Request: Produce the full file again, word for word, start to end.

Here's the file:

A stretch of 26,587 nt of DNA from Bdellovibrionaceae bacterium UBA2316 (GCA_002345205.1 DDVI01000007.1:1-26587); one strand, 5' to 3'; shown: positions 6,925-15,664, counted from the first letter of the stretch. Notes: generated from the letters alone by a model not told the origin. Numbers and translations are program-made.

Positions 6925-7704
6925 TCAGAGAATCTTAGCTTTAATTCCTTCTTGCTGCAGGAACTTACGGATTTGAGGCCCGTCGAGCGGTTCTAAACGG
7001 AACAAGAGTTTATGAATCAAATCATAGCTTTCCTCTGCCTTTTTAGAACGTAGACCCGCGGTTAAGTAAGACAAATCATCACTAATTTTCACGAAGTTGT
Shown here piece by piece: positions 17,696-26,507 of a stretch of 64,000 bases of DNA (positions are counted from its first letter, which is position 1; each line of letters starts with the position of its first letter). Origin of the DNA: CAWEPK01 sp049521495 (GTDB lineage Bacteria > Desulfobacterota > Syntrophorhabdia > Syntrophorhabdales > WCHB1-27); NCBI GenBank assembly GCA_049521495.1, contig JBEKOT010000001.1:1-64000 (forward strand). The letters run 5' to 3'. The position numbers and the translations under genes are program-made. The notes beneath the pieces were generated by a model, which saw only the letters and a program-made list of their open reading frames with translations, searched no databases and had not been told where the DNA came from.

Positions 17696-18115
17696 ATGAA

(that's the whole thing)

A stretch of 26,587 nt of DNA from Bdellovibrionaceae bacterium UBA2316 (GCA_002345205.1 DDVI01000007.1:1-26587); one strand, 5' to 3'; shown: positions 6,925-15,664, counted from the first letter of the stretch. Notes: generated from the letters alone by a model not told the origin. Numbers and translations are program-made.

Positions 6925-7704
6925 TCAGAGAATCTTAGCTTTAATTCCTTCTTGCTGCAGGAACTTACGGATTTGAGGCCCGTCGAGCGGTTCTAAACGG
7001 AACAAGAGTTTATGAATCAAATCATAGCTTTCCTCTGCCTTTTTAGAACGTAGACCCGCGGTTAAGTAAGACAAATCATCACTAATTTTCACGAAGTTGT
Shown here piece by piece: positions 17,696-26,507 of a stretch of 64,000 bases of DNA (positions are counted from its first letter, which is position 1; each line of letters starts with the position of its first letter). Origin of the DNA: CAWEPK01 sp049521495 (GTDB lineage Bacteria > Desulfobacterota > Syntrophorhabdia > Syntrophorhabdales > WCHB1-27); NCBI GenBank assembly GCA_049521495.1, contig JBEKOT010000001.1:1-64000 (forward strand). The letters run 5' to 3'. The position numbers and the translations under genes are program-made. The notes beneath the pieces were generated by a model, which saw only the letters and a program-made list of their open reading frames with translations, searched no databases and had not been told where the DNA came from.

Positions 17696-18115
17696 ATGAA